The solution is obvious. Rather than force labeling on the AquAdvantage salmon (or any other product of bioengineering), the food industry ought to be free to advertise to customers—by label or any other means—how their product is produced. Food manufacturers will soon discover whether a label hurts or hinders sales. Ultimately, consumers will drive labeling decisions, which is only rational given that they are the targets.

    The crux of the problem, of course, is the FDA’s excessive control of labeling. What consumers infer by the presence or absence of a label should not be the purview of the federal government. It’s one thing for the FDA to protect consumers from fraud, but it’s quite another to dictate whether true claims can or cannot appear on packaging.

    As it is, Americans are besieged by a record number of regulations that cost the economy tens of billions of dollars—and erode both free enterprise and individual liberty. It’s long past time that food manufacturers are allowed to label their products according to consumer preference rather than bureaucratic whim. As Lao Tzu advises: “Govern a great nation as you would cook a small fish: Don’t overdo it.”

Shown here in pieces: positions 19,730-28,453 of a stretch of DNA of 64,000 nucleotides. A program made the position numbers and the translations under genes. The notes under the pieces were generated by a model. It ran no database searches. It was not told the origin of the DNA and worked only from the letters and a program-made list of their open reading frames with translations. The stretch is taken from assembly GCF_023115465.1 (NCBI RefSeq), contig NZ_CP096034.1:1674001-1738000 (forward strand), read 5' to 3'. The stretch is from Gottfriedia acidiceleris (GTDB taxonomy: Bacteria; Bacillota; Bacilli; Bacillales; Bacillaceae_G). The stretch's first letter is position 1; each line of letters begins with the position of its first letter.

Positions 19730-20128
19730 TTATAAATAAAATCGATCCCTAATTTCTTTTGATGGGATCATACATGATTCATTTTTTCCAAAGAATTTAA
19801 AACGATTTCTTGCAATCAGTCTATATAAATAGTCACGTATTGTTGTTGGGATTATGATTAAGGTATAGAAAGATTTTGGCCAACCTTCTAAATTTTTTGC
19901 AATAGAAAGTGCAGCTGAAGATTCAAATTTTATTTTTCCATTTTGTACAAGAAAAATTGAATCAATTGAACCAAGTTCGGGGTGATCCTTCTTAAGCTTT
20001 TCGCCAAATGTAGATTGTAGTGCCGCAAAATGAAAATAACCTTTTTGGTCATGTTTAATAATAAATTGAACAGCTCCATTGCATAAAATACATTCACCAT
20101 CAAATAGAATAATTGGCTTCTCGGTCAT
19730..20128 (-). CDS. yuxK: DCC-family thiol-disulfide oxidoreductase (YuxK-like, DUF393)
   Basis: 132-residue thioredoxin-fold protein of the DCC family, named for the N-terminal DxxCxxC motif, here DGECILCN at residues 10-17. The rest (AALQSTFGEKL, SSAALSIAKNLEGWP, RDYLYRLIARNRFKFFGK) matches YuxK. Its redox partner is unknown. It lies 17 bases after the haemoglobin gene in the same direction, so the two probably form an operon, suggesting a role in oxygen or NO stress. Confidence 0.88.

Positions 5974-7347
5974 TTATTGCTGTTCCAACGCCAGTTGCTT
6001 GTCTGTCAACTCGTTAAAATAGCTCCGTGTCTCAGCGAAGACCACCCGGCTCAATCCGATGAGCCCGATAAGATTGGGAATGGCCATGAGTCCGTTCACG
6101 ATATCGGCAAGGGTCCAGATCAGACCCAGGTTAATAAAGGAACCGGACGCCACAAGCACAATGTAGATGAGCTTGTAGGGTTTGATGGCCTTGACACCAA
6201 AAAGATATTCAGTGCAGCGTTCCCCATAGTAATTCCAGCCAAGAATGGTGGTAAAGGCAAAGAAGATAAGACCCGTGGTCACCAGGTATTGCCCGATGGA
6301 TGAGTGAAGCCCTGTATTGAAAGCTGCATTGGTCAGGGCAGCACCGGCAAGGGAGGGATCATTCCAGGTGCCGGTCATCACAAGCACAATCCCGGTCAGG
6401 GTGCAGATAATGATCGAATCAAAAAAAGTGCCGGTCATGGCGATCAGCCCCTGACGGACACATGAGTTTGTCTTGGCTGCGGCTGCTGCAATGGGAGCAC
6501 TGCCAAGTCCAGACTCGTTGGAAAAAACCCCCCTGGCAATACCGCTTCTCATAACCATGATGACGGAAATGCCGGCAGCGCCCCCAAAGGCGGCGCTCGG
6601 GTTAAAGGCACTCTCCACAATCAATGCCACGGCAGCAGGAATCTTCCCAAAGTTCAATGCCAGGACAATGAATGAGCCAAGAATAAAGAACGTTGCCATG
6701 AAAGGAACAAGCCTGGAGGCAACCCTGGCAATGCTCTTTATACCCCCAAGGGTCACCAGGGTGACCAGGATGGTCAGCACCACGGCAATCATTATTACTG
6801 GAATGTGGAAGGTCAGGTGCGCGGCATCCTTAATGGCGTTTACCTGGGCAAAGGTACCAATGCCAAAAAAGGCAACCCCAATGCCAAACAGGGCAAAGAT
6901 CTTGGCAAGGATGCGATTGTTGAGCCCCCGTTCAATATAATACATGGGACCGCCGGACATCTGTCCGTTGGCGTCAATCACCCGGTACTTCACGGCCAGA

Posted in Economics [slideshow_deploy]

    5 Responses to GM Salmon: Swimming Against the Regulatory Tide

    1. Chris, Sillicon Vall says:

      As the son of life long liberals, having always been told the virtues of big government, I must say that this is a very compelling argument. Thank you.

    2. Vicki, Phoenix Arizo says:

      As a conservative, I must say I disagree. Regarding Genetically Modified foods the public should be made aware of the results of testing, where and how the food that we are consuming is produced. I do not think that the general population should be the testing ground for laboratory foods unaware. Why should these producers be allowed a free pass with no discernable accountability? Diclose and label, then the free market can decide for itself.